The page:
Lately, we have all been steeped in the public health jargon of pandemics, epidemics, and public health emergencies. In the last few years, COVID and more recently, mpox, have often dominated the news cycle. Yet there is another epidemic that has been with us much longer and which unfortunately seems to be gaining steam, while the others either have or are expected to subside. I’m talking about the epidemic of overdose deaths resulting from opioids.
Opioids originated as the naturally occurring chemical, morphine, obtained from the opium poppy and have been used both recreationally and medically for a very long time. The United States has seen various epidemics of opioid misuse and overuse since at least the 19th century. Opioids interact with the brain in a variety of ways, producing pain relief and intoxication as well as a litany of potential adverse health effects ranging from nausea, vomiting, and itching to altered mental status, coma, and cessation of breathing. These latter effects result in death from overdose.
Susceptibility to overdose death varies widely based on a variety of factors including the strength of the opioid itself and the individual’s tolerance to the chemical. Opioids are highly addictive substances and it is not difficult for appropriate short-term use of medically prescribed opioids to lead to misuse, chronic use, addiction and overdose.
The root causes of the current opioid epidemic are many but include the improper prescribing and overprescribing of prescription opioids, the various impacts of the pandemic, and the widespread availability of illicit opioids such as heroin and the synthetic opioid, fentanyl.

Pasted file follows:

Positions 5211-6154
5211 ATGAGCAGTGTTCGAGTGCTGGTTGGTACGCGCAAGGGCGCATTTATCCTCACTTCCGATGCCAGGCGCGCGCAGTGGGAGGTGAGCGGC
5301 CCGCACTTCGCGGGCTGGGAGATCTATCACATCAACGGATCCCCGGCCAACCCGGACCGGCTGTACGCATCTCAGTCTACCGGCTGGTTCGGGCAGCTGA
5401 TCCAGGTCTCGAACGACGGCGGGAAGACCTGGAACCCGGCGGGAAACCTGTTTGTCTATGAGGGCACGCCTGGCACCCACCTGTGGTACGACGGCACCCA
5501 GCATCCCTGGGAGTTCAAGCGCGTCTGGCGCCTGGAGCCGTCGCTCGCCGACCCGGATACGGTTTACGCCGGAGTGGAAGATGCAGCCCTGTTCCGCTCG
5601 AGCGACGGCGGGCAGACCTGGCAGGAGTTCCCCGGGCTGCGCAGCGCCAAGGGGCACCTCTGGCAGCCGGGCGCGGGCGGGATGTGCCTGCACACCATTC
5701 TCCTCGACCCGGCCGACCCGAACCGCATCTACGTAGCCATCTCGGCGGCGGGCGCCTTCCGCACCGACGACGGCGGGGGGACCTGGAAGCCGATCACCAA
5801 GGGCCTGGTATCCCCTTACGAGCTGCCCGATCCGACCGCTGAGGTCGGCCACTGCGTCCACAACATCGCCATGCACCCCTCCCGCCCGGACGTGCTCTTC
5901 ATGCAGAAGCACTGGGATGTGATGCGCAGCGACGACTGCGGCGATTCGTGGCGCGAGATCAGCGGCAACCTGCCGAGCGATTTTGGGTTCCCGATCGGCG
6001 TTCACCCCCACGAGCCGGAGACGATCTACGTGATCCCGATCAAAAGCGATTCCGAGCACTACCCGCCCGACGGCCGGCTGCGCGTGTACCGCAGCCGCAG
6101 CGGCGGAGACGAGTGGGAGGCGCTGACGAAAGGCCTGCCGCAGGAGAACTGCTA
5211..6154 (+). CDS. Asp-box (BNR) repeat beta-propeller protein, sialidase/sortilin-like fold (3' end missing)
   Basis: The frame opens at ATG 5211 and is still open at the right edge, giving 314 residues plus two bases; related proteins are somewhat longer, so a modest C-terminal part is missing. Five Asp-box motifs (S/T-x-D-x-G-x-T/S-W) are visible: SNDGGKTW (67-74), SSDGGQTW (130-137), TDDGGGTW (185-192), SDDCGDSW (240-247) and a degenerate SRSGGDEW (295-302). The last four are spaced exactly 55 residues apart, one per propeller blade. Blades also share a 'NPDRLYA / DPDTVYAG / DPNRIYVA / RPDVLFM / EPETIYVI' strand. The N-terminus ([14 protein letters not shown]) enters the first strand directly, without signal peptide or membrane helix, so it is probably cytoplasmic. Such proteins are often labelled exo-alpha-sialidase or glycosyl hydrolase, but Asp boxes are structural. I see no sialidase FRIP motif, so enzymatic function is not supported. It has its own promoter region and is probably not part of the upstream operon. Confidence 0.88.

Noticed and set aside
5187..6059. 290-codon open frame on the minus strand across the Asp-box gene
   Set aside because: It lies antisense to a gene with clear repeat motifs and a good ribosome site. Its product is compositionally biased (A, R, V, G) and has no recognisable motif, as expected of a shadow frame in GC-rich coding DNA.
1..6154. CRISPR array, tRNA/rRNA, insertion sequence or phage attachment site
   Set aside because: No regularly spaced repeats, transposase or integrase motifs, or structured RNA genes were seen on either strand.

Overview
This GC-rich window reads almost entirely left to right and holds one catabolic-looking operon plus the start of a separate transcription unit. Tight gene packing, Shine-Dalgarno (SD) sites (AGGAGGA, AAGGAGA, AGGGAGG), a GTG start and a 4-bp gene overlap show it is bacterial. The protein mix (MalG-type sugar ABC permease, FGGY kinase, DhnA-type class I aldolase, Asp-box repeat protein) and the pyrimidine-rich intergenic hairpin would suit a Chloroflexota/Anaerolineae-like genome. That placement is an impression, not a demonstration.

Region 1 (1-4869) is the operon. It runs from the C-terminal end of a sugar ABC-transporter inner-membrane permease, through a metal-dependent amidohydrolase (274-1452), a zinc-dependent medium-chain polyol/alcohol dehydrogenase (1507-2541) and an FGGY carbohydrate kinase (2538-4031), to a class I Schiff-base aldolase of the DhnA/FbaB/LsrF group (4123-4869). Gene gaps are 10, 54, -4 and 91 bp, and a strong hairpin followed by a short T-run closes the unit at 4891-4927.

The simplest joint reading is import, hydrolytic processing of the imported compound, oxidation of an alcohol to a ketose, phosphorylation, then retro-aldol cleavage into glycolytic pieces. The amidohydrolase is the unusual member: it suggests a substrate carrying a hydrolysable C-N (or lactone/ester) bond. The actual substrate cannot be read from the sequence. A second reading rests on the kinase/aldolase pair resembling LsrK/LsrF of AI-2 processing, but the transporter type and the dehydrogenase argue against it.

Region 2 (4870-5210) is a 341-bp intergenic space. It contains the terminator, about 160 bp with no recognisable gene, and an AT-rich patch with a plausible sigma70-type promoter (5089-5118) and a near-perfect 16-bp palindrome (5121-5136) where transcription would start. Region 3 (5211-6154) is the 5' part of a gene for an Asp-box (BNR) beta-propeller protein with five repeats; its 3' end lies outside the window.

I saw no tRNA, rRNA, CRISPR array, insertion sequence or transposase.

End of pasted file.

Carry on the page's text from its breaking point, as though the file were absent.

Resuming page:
Fentanyl has especially been a significant problem recently due to its illicit manufacture and marketing as a street drug. Originally developed as a medical treatment, fentanyl is a super potent opioid, which is 50-100 times stronger than morphine. Because of its highly addictive characteristics, fentanyl is commonly used to “lace” other street drugs such that the user may not even be aware of its presence. Similarly, so-called “rainbow fentanyl” is often disguised as candy or even sidewalk chalk, targeting children and teens who may be unaware of the presence of a drug.
Just as the opioid epidemic is complex, with many different variables, so too must the solution be multi-faceted. There is no single magic bullet to solve the now decades long opioid epidemic which currently claims more than 100,000 lives in the United States annually and is the leading cause of injury-related death.
One of the solutions is a risk-mitigation strategy called harm reduction. In the case of opioids, one aspect of harm reduction involves educating drug users, their family and friends, and the public about recognizing the risk for overdose and its signs and symptoms and then making the drug, naloxone (also known as Narcan) widely available wherever there is a potential risk for overdose.
Naloxone reverses the effects of opioids and is generally safe and easy to use with proper basic training. A single dose of naloxone, administered as a prepackaged injection or nasal spray can save a life due to overdose resulting from intentional or non-intentional use of an opioid.
Dr. Matthew A. Clark, a board-certified physician in internal medicine and pediatrics, works for the Indian Health Service.